Clustering, Third: Clustering is a form of unsupervised learning that differs from categorization in that the user does not have to specify the number of groups into which the data points should be grouped. Instead, an algorithm is used to determine the number of clusters and how the data points should be distributed among them. This technique relies heavily on unsupervised learning algorithms to accurately group the data points into meaningful clusters.
Comparing and contrasting
The use of advanced mathematics as a foundation for cutting-edge technologies such as mathematical optimisation and machine learning requires significant information and processing power. Investing in both of these technologies can provide companies with substantial benefits in terms of the decision-making options they offer, and this beneficial impact is likely to increase further as data production continues to improve.
When compared on the surface, these similarities outweigh the differences between the two technologies.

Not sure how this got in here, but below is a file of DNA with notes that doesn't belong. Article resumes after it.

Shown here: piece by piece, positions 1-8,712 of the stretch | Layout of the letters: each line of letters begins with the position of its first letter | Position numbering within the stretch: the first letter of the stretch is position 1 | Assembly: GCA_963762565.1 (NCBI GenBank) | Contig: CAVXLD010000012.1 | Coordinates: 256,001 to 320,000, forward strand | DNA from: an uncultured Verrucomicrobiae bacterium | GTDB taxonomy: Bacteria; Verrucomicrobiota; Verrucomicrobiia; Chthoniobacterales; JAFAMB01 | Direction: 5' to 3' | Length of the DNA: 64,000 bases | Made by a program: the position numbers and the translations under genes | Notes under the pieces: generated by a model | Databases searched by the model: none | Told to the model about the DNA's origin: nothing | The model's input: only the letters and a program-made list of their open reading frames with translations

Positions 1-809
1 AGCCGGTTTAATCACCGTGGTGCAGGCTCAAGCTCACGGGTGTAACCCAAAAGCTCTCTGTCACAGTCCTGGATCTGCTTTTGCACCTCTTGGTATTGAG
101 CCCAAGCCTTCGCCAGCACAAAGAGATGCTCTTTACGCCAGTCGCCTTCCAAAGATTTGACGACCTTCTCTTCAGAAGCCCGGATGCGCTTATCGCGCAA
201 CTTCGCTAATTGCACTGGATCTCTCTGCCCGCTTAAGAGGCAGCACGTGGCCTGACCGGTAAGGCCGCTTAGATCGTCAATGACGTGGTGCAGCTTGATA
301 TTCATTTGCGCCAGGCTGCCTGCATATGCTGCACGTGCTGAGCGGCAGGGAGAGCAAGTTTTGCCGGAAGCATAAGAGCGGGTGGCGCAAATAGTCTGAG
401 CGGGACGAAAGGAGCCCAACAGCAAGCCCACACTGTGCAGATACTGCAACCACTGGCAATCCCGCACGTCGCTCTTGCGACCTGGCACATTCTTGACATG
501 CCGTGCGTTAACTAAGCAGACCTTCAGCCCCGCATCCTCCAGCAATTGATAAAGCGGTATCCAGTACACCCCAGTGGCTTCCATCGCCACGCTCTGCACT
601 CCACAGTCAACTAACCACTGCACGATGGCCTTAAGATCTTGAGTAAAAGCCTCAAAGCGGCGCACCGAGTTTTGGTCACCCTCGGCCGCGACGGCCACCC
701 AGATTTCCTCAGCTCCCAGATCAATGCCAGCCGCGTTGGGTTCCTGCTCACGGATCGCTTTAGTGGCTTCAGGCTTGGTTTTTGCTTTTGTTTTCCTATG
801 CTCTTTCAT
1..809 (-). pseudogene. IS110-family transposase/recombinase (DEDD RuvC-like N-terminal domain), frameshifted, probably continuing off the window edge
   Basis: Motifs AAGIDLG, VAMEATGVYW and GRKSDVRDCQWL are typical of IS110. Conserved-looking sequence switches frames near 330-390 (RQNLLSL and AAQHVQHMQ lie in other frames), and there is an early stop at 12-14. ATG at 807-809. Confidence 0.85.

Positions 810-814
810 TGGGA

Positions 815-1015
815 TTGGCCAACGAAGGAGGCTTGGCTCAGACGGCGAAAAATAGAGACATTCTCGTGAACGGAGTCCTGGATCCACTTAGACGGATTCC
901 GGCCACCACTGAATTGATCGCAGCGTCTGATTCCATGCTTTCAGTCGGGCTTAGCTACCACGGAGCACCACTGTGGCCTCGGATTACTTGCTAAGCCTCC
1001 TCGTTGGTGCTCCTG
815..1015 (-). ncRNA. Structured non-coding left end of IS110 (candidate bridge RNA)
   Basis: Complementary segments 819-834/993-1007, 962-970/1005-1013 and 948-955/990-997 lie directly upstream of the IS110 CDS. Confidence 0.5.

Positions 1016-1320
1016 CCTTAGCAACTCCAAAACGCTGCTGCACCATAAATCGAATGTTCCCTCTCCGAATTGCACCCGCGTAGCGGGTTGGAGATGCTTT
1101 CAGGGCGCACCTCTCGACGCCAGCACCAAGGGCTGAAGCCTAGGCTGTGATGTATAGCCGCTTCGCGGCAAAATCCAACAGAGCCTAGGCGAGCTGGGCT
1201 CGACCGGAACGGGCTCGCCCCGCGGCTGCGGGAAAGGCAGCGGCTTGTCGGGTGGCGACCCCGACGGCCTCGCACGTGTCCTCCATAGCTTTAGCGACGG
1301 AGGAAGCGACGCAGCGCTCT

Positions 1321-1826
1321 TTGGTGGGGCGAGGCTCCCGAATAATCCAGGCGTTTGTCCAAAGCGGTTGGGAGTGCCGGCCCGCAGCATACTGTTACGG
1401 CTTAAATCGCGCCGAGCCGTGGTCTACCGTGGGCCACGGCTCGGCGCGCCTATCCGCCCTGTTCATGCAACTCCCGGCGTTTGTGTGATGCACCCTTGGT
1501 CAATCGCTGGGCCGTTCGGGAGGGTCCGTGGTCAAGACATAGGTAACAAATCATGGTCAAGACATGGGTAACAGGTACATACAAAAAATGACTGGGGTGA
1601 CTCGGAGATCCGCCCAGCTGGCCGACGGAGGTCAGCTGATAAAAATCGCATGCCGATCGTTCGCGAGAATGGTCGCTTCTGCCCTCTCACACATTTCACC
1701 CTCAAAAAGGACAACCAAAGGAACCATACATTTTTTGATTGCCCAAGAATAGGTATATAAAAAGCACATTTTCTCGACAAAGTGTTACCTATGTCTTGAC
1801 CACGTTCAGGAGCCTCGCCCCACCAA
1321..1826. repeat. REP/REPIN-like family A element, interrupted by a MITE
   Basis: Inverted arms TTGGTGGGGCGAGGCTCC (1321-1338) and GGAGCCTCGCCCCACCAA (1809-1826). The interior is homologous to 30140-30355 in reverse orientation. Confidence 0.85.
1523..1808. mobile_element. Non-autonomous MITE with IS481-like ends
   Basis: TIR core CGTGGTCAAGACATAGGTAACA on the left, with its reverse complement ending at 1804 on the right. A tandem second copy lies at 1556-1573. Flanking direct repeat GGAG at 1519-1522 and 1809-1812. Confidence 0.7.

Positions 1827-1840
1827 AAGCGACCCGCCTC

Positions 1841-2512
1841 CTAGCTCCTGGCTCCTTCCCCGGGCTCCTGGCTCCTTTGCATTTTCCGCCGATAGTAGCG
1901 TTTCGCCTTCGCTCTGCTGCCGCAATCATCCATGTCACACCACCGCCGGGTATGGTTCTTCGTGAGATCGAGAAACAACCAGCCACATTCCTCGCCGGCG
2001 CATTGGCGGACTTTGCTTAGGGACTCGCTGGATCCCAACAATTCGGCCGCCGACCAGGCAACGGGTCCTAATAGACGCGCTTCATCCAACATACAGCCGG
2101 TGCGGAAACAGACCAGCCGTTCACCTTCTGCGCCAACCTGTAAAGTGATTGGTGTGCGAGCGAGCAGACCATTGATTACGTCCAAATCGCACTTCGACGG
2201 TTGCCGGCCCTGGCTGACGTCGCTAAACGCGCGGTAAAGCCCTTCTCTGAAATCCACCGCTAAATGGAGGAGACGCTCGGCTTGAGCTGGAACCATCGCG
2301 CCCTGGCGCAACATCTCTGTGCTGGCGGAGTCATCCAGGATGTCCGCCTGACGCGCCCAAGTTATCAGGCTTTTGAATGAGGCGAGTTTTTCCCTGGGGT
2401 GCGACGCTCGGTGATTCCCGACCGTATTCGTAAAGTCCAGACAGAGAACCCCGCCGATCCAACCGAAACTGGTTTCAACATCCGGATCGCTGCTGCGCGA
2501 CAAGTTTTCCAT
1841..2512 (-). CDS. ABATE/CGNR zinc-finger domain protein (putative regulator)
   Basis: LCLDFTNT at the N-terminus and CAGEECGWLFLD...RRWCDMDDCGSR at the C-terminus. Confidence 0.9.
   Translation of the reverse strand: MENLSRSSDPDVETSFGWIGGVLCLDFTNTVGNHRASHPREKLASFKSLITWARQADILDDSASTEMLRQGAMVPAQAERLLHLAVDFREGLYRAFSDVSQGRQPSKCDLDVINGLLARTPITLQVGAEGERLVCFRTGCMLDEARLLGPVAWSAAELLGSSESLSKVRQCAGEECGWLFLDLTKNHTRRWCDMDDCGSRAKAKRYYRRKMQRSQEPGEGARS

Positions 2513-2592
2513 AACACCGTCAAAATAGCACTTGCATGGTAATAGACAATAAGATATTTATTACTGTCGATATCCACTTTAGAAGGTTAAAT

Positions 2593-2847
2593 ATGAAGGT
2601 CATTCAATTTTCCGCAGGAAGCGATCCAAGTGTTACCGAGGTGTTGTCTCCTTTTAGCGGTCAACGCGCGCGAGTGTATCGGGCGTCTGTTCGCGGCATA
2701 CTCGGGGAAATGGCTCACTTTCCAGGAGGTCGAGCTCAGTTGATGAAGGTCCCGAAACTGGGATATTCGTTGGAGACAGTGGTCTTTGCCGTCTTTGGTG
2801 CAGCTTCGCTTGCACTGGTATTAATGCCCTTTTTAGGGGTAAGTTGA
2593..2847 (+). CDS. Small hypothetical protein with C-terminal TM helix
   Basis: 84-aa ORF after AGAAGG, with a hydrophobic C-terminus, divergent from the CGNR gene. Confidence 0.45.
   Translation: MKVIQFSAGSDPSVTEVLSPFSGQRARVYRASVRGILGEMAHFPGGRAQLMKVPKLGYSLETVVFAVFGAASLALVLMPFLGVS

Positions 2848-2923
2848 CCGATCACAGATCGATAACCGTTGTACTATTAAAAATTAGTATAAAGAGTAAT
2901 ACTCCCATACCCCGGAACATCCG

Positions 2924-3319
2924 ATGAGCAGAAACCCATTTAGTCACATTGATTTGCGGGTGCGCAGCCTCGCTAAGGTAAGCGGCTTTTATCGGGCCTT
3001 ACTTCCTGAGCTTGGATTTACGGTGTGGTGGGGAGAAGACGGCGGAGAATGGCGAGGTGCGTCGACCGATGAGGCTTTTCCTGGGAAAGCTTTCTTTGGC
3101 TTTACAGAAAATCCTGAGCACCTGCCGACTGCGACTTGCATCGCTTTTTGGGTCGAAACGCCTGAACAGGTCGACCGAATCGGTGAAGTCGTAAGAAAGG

There are four distinct types of analytics that have been identified. Machine learning offers an invaluable predictive analytic tool that can process vast amounts of past data and assist in the formulation of strategies that could potentially increase a company’s profitability. Mathematical optimisation, on the other hand, can be utilised to provide advice prior to carrying out an analysis. This approach makes use of the most up-to-date data to develop solutions based on the most suitable mathematical models and algorithms, thereby allowing for rapid and reliable decisions to be made in daily life.
It is evident that both machine learning and mathematical optimisation technologies are employed in a vast array of contexts. If the necessary data is provided, machine learning can be applied to an almost endless array of use cases. The technologies that are utilised by people around the world make the most of machine learning to become more efficient and accurate over time. In this regard, speech recognition, virtual assistants, suggestion systems, and spam philtres are some of the most exemplary examples. Furthermore, decisions such as organising personnel, delivering goods, and distributing energy can be improved with the aid of mathematical optimisation.
With the continuous advancement of research and development being done on a daily basis, both of these technologies have grown to become multifunctional resources that are highly sought-after by businesses and organisations. These entities are willing to invest considerable funds in order to obtain cutting-edge solutions that aid them in making effective decisions.